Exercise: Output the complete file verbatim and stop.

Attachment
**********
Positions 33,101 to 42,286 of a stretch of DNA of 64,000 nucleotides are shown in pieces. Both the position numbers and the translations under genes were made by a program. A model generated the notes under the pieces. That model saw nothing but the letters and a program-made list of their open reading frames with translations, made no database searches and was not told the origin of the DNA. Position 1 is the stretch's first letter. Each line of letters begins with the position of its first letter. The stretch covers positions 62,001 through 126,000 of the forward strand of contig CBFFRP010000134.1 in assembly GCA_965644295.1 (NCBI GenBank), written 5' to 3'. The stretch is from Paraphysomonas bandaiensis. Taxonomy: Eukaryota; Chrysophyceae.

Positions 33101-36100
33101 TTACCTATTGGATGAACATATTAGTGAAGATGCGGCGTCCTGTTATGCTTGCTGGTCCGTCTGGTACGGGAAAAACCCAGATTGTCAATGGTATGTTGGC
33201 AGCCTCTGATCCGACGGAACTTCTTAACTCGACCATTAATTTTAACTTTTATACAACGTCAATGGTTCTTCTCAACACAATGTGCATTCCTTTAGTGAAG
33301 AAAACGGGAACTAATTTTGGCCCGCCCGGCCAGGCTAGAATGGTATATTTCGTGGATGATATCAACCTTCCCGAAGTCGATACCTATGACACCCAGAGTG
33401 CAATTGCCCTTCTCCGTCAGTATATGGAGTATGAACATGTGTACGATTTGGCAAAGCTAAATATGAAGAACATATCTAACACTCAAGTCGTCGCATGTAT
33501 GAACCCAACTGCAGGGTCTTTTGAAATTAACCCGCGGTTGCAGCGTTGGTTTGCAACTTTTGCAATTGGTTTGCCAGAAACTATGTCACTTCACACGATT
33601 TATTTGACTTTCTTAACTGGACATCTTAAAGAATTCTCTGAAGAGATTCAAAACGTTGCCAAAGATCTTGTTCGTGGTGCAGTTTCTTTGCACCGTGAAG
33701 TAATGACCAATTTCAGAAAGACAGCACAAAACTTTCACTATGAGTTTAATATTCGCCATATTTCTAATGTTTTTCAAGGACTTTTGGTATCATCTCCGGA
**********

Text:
Positions 33,101 to 42,286 of a stretch of DNA of 64,000 nucleotides are shown in pieces. Both the position numbers and the translations under genes were made by a program. A model generated the notes under the pieces. That model saw nothing but the letters and a program-made list of their open reading frames with translations, made no database searches and was not told the origin of the DNA. Position 1 is the stretch's first letter. Each line of letters begins with the position of its first letter. The stretch covers positions 62,001 through 126,000 of the forward strand of contig CBFFRP010000134.1 in assembly GCA_965644295.1 (NCBI GenBank), written 5' to 3'. The stretch is from Paraphysomonas bandaiensis. Taxonomy: Eukaryota; Chrysophyceae.

Positions 33101-36100
33101 TTACCTATTGGATGAACATATTAGTGAAGATGCGGCGTCCTGTTATGCTTGCTGGTCCGTCTGGTACGGGAAAAACCCAGATTGTCAATGGTATGTTGGC
33201 AGCCTCTGATCCGACGGAACTTCTTAACTCGACCATTAATTTTAACTTTTATACAACGTCAATGGTTCTTCTCAACACAATGTGCATTCCTTTAGTGAAG
33301 AAAACGGGAACTAATTTTGGCCCGCCCGGCCAGGCTAGAATGGTATATTTCGTGGATGATATCAACCTTCCCGAAGTCGATACCTATGACACCCAGAGTG
33401 CAATTGCCCTTCTCCGTCAGTATATGGAGTATGAACATGTGTACGATTTGGCAAAGCTAAATATGAAGAACATATCTAACACTCAAGTCGTCGCATGTAT
33501 GAACCCAACTGCAGGGTCTTTTGAAATTAACCCGCGGTTGCAGCGTTGGTTTGCAACTTTTGCAATTGGTTTGCCAGAAACTATGTCACTTCACACGATT
33601 TATTTGACTTTCTTAACTGGACATCTTAAAGAATTCTCTGAAGAGATTCAAAACGTTGCCAAAGATCTTGTTCGTGGTGCAGTTTCTTTGCACCGTGAAG
33701 TAATGACCAATTTCAGAAAGACAGCACAAAACTTTCACTATGAGTTTAATATTCGCCATATTTCTAATGTTTTTCAAGGACTTTTGGTATCATCTCCGGA